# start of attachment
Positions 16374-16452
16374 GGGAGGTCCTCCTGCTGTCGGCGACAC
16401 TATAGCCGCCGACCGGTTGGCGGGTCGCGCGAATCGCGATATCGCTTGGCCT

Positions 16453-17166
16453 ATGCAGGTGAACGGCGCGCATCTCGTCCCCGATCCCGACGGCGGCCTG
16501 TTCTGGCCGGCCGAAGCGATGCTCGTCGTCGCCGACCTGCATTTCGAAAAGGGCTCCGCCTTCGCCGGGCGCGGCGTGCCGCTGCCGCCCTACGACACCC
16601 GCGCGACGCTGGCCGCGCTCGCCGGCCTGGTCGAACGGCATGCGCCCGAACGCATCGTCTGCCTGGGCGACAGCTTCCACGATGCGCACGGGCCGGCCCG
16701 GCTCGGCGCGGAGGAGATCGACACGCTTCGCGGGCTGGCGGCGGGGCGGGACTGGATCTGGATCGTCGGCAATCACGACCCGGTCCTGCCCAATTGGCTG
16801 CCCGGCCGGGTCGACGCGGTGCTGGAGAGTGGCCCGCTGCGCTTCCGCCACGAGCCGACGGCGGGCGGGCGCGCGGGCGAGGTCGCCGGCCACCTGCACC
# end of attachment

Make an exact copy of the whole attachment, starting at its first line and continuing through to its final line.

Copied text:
Positions 16374-16452
16374 GGGAGGTCCTCCTGCTGTCGGCGACAC
16401 TATAGCCGCCGACCGGTTGGCGGGTCGCGCGAATCGCGATATCGCTTGGCCT

Positions 16453-17166
16453 ATGCAGGTGAACGGCGCGCATCTCGTCCCCGATCCCGACGGCGGCCTG
16501 TTCTGGCCGGCCGAAGCGATGCTCGTCGTCGCCGACCTGCATTTCGAAAAGGGCTCCGCCTTCGCCGGGCGCGGCGTGCCGCTGCCGCCCTACGACACCC
16601 GCGCGACGCTGGCCGCGCTCGCCGGCCTGGTCGAACGGCATGCGCCCGAACGCATCGTCTGCCTGGGCGACAGCTTCCACGATGCGCACGGGCCGGCCCG
16701 GCTCGGCGCGGAGGAGATCGACACGCTTCGCGGGCTGGCGGCGGGGCGGGACTGGATCTGGATCGTCGGCAATCACGACCCGGTCCTGCCCAATTGGCTG
16801 CCCGGCCGGGTCGACGCGGTGCTGGAGAGTGGCCCGCTGCGCTTCCGCCACGAGCCGACGGCGGGCGGGCGCGCGGGCGAGGTCGCCGGCCACCTGCACC